BAVT appeals from the decision, arguing that state law does not authorize the PSB to require the company to combine UNEs that are ordinarily combined at the request of a competitor. BAVT further contends that the federal law referenced in the competitive checklist does not require BAVT to provide a competitor with combinations of UNEs that are ordinarily combined, and thus any state law that mandates as much is preempted by federal law. Similarly, BAVT argues that it should not be required to resell voice mail as a telecommunications service to competitors because the PSB's jurisdictional grant over "telecommunications" does not include voice mail. BAVT claims that the federal definition of "telecommunications," which does not include voice mail, preempts the state definition, even if it includes voice mail, because the two definitions are inconsistent.

We affirm both determinations by the PSB on the ground that irrespective of federal law, state law authorizes the board to issue the challenged orders. We reject the claims of federal preemption because we do not find any aspect of relevant federal law inconsistent with the PSB's decision.

I. Regulatory Background

The competitive checklist, and the federal law referenced within, are part of the Telecommunications Act of 1996, Pub.L. No. 104-104 (codified throughout 47 U.S.C. §§ 151-609). The Act fundamentally amends the Communications Act of 1934, 48 Stat. 1064, the principal legislation that regulates telecommunications and established the FCC. According to the preamble, the 1996 Act's purpose is "to promote competition and reduce regulation in order to secure lower prices and higher quality services for American telecommunications consumers and encourage the rapid deployment of new telecommunications technologies." Pub.L. No. 104-104 (1996). As such, the Act aims to restructure local telephone markets by imposing duties on incumbent local exchange carriers to open their networks to competition and by preventing states from enforcing laws that impede entry into local exchange markets.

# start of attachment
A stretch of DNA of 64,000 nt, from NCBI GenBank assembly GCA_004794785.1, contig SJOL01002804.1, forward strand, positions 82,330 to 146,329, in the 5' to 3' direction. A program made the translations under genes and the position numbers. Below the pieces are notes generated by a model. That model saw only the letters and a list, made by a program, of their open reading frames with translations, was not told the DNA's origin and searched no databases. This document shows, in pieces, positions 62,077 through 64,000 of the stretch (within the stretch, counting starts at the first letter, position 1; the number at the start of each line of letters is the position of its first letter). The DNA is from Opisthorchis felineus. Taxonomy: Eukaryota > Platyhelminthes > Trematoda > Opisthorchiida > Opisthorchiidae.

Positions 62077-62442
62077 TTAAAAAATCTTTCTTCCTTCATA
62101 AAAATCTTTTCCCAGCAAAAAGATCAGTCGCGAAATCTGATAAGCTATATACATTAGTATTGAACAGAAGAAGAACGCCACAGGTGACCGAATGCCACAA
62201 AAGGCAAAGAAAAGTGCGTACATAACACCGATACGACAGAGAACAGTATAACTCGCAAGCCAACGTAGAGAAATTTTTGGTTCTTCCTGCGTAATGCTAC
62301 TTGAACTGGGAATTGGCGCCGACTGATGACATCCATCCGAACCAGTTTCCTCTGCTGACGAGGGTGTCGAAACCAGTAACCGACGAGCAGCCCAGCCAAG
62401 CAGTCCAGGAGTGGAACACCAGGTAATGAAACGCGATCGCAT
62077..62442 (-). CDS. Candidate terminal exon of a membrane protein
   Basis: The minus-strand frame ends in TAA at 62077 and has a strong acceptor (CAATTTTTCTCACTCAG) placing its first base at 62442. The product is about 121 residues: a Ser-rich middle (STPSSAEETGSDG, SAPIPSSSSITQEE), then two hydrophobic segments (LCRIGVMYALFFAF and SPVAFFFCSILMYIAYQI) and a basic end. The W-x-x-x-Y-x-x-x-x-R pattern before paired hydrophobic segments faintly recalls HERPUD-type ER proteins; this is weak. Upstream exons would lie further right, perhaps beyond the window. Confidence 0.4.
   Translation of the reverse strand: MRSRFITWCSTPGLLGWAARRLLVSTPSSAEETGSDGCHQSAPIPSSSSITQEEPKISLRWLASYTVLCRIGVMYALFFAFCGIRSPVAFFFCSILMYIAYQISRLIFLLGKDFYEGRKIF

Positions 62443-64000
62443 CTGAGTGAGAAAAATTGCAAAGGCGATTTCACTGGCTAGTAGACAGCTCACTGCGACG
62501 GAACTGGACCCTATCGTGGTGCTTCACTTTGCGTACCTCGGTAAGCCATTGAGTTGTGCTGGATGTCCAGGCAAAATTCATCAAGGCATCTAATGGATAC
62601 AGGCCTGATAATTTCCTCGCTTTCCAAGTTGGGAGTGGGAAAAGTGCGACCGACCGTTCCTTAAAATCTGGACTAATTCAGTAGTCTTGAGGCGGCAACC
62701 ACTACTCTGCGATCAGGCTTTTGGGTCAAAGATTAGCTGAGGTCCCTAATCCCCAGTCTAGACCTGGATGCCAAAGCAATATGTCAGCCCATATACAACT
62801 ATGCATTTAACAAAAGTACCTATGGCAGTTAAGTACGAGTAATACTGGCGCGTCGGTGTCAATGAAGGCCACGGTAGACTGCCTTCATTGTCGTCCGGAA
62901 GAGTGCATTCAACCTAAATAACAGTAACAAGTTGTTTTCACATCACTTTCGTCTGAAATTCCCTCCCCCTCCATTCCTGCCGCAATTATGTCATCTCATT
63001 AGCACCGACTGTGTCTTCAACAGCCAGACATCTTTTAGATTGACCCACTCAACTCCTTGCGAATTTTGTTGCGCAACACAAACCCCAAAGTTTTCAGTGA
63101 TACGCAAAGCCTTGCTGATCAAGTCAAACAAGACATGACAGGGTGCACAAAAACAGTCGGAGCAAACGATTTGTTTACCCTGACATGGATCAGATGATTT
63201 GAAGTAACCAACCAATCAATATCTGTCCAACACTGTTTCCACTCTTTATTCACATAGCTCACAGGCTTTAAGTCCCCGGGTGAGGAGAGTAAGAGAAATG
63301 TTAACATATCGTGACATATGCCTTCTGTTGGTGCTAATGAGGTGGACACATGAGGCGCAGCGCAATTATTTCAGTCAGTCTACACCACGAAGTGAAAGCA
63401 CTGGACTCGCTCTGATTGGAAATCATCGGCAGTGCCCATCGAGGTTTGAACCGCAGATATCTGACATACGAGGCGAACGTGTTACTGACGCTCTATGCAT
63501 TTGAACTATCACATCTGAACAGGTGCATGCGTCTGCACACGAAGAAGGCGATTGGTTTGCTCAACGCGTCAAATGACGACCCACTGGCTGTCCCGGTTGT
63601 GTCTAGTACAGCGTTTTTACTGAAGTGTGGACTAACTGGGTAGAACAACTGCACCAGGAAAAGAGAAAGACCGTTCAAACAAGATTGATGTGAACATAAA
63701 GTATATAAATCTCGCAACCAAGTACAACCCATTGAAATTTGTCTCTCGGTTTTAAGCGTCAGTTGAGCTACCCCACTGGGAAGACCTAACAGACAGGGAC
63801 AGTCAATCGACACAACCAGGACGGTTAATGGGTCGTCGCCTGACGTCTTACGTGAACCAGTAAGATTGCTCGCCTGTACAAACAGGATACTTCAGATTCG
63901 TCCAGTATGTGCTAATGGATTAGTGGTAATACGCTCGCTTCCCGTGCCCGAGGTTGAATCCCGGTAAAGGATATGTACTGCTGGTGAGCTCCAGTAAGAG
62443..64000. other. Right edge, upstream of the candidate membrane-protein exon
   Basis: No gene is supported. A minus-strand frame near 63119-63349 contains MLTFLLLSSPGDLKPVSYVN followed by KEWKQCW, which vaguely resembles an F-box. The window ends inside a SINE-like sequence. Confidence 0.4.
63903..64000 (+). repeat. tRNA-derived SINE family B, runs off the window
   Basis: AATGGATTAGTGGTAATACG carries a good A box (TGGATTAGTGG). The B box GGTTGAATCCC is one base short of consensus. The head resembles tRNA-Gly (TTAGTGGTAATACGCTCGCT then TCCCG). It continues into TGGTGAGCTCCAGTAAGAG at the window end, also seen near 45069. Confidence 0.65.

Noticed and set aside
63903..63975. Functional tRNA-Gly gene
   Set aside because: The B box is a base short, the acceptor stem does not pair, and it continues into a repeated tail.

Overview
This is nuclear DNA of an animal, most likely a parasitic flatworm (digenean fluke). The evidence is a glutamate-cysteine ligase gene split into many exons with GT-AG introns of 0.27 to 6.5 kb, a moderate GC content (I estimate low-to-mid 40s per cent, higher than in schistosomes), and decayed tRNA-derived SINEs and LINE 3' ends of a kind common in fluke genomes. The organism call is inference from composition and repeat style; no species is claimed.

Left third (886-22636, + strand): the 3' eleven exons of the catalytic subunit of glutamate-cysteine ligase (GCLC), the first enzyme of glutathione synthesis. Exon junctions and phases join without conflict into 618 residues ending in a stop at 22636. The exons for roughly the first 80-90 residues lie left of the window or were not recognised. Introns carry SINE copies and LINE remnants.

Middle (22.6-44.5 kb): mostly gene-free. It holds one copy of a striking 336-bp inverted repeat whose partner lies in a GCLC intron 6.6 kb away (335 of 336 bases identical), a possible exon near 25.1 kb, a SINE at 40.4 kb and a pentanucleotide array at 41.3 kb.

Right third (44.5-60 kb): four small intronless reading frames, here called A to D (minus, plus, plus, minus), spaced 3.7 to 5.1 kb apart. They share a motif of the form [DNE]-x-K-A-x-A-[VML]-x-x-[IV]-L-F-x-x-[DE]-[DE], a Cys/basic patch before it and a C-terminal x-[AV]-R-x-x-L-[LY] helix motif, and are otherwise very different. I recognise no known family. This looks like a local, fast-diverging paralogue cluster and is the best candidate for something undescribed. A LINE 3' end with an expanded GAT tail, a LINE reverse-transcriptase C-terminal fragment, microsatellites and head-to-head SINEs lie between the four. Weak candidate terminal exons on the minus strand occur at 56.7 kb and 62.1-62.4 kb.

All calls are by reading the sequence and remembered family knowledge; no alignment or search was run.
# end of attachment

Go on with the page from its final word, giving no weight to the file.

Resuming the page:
The use of a federal statute by a state board is consistent with the federal government's approach to telecommunications regulation, in which states are considered partners in regulation. In both the 1934 Act and the 1996 Act, Congress has taken pains to preserve the overlapping jurisdiction of the states and the federal government over the telecommunications industry. Specifically, the language of the 1996 Act compels the conclusion that Congress did not intend to occupy the field of telecommunications regulation, and that it took explicit steps to maintain the authority of state regulatory bodies to enforce and work within the Act. For example, 47 U.S.C. § 251(d)(3) states:

In prescribing and enforcing regulations to implement the requirements of this section, the Commission shall not preclude the enforcement of any regulation, order, or policy of a State commission that—
(A) establishes access and interconnection obligations of local exchange carriers;
(B) is consistent with the requirements of this section; and
(C) does not substantially prevent implementation of the requirements of this section and the purposes of this part.

(Emphasis added). Similarly § 252(e)(3) states "[n]otwithstanding paragraph (2), but subject to section 253 of this title, nothing in this section shall prohibit a State commission from establishing or enforcing other requirements of State law in its review of an agreement . . . ." (Emphasis added). Also § 261(c) states:

Nothing in this part precludes a State from imposing requirements on a telecommunications carrier for intrastate services that are necessary to further competition in the provision of telephone exchange service or exchange access, as long as the State's requirements are not inconsistent with this part or the Commission's regulations to implement this part.